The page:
OLS estimators have the following properties:
- Efficient: it has the minimum variance
Suppose that the population size is 100 for anything that we are studying. We use samples of size 10 to estimate the and of the population. Everytime we use a different sample (a different set of 10 unique parts of the population), we will get a different and .
With the OLS method of getting and , we get a situation wherein after repeated attempts of trying out different samples of the same size, the mean (average) of all the and from the samples will be equal to the actual and of the population as a whole.
Basically, this means that if you do the exercise over and over again with different parts of the population, and then you find the mean for all the answers you get, you will have the correct answer (or you will be very close to it).
A biased estimator will yield a mean that is not the value of the true parameter of the population.
Efficient: Minimum varianceEdit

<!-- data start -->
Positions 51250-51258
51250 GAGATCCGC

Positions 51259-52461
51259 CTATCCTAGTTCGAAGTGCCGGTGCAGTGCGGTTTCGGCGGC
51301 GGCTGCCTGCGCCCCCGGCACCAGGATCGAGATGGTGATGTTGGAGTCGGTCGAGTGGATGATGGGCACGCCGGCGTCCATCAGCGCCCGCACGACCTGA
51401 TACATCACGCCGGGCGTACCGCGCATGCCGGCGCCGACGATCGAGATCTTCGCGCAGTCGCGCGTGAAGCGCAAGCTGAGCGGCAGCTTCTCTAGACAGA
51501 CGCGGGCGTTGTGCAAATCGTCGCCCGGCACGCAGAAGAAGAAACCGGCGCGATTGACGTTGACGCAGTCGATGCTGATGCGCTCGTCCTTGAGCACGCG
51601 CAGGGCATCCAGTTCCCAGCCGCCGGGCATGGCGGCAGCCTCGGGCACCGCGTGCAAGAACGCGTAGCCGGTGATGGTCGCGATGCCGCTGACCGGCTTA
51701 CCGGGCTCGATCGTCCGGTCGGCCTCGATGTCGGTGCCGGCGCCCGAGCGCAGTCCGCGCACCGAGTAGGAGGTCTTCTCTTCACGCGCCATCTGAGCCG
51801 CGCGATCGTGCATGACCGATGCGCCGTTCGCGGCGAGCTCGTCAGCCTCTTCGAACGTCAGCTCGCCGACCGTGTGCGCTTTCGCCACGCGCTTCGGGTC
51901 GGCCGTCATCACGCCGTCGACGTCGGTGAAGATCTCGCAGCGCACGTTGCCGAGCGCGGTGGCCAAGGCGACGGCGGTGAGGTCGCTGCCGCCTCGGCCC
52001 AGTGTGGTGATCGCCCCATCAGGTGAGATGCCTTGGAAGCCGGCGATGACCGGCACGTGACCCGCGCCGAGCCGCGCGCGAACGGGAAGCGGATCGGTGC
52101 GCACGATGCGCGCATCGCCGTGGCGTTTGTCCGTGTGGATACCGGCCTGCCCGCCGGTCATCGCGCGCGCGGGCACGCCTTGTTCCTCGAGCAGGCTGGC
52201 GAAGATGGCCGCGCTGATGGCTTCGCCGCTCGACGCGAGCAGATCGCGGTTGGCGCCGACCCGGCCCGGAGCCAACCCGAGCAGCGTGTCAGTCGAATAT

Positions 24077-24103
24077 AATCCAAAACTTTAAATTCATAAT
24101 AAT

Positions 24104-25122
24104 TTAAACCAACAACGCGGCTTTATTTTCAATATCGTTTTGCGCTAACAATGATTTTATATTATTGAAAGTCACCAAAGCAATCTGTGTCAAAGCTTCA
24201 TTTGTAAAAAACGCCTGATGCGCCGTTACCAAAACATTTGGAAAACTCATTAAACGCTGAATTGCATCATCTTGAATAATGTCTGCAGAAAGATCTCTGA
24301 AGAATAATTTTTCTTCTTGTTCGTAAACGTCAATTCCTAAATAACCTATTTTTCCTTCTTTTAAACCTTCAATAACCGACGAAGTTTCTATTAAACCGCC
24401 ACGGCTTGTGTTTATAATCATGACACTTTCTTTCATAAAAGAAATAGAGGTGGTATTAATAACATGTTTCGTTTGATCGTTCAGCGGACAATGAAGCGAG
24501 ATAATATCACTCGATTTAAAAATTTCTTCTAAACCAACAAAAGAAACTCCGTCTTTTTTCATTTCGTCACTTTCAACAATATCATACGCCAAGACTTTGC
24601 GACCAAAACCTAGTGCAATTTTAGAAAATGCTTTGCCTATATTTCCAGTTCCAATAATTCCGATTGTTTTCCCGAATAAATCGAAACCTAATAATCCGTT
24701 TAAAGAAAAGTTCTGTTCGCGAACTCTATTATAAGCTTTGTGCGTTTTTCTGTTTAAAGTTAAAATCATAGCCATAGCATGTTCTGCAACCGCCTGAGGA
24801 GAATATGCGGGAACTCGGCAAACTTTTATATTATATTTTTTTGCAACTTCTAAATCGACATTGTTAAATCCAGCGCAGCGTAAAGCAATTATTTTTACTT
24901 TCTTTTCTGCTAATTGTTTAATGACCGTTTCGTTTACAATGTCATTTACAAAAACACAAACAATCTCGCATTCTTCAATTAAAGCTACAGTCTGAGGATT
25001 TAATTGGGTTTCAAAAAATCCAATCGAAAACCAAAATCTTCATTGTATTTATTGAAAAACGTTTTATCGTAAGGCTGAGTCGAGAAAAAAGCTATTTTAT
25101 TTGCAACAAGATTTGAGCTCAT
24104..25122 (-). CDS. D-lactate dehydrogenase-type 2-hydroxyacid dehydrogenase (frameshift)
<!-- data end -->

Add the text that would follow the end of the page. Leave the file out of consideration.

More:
This property is what makes the OLS method of estimating and the best of all other methods. When there are more than one unbiased method of estimation to choose from, that estimator which has the lowest variance is best. (Variance is a measure of how far the different and are from their mean; the variance is the average distance of an element from the average.)
An estimator (a function that we use to get estimates) that has a lower variance is one whose individual data points are those that are closer to the mean. This estimator is statistically more likely than others to provide accurate answers. The OLS estimator is one that has a minimum variance.
This property is simply a way to determine which estimator to use.
- An estimator that is unbiased but does not have the minimum variance is not good.
- An estimator that has the minimum variance but is biased is not good
- An estimator that is unbiased and has the minimum variance of all other estimators is the best (efficient).
The OLS estimator is an efficient estimator.
A consistent estimator is one which approaches the real value of the parameter in the population as the size of the sample, n, increases.